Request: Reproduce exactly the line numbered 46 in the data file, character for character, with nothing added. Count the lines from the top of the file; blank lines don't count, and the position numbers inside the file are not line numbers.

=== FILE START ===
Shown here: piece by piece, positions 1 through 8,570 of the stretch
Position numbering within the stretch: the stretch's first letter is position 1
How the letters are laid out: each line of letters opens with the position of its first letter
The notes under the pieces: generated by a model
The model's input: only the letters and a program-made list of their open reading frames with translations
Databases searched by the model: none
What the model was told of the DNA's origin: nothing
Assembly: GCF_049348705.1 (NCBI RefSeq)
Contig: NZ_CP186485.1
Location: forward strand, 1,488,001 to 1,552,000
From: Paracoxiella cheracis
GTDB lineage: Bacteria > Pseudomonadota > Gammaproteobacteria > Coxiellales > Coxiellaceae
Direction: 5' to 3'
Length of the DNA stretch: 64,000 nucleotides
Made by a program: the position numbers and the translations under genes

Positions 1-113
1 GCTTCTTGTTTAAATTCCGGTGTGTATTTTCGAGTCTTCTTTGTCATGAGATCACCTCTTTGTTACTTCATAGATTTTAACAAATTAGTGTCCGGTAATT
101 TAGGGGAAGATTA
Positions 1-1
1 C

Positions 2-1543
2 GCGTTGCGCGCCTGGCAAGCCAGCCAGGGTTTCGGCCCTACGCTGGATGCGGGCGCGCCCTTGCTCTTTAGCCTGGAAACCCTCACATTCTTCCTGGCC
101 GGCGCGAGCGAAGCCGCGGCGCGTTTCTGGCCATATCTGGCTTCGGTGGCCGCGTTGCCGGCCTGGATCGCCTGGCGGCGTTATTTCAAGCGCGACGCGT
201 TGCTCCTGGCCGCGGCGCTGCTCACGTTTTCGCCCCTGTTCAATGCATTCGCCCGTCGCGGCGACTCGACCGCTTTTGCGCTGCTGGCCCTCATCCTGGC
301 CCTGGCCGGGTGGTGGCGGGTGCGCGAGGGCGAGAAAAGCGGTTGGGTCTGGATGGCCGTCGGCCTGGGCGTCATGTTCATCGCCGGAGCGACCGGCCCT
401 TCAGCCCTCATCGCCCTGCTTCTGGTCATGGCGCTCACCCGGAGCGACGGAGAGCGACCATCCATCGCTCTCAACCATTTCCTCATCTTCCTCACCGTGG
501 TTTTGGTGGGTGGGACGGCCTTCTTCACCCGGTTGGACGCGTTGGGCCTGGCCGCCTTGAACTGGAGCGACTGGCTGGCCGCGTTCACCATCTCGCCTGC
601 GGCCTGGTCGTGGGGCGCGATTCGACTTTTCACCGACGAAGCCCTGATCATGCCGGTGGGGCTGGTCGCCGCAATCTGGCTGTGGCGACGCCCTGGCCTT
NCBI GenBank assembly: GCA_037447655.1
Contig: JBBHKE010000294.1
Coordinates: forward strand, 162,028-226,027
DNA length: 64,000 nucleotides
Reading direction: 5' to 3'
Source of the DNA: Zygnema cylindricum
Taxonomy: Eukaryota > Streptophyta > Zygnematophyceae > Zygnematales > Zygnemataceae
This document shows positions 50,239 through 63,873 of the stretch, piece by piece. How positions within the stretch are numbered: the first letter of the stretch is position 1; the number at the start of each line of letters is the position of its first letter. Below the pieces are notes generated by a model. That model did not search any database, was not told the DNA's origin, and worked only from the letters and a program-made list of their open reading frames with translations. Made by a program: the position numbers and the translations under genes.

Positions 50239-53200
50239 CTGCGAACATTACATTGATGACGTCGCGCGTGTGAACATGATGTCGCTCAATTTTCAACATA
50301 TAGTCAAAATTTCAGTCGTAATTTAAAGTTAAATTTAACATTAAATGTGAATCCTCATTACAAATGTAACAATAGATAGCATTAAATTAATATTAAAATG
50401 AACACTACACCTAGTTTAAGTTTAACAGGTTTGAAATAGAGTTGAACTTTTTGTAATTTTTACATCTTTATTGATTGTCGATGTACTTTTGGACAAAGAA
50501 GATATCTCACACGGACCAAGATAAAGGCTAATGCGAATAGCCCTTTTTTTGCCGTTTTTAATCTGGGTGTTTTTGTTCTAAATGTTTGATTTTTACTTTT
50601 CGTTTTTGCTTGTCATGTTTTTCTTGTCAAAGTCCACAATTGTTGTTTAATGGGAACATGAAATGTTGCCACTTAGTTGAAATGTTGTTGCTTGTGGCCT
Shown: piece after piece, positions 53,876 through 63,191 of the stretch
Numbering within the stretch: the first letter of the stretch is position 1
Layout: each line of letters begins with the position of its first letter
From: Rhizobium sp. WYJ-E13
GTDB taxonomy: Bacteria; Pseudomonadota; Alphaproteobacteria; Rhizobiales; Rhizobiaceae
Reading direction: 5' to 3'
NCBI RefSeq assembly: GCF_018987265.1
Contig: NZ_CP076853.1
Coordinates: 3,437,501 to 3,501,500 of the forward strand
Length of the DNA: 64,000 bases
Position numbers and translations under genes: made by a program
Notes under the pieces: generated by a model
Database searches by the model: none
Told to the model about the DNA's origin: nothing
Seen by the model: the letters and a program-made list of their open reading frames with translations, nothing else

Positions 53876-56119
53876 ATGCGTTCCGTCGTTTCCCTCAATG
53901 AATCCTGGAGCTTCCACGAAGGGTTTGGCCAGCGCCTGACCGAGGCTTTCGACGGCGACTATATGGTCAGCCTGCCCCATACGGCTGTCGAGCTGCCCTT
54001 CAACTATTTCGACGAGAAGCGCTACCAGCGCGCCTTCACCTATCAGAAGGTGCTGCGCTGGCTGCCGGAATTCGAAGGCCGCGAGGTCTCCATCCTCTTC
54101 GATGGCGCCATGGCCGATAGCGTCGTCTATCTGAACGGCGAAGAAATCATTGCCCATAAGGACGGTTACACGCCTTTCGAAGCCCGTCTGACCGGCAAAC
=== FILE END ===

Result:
From: Rhizobium sp. WYJ-E13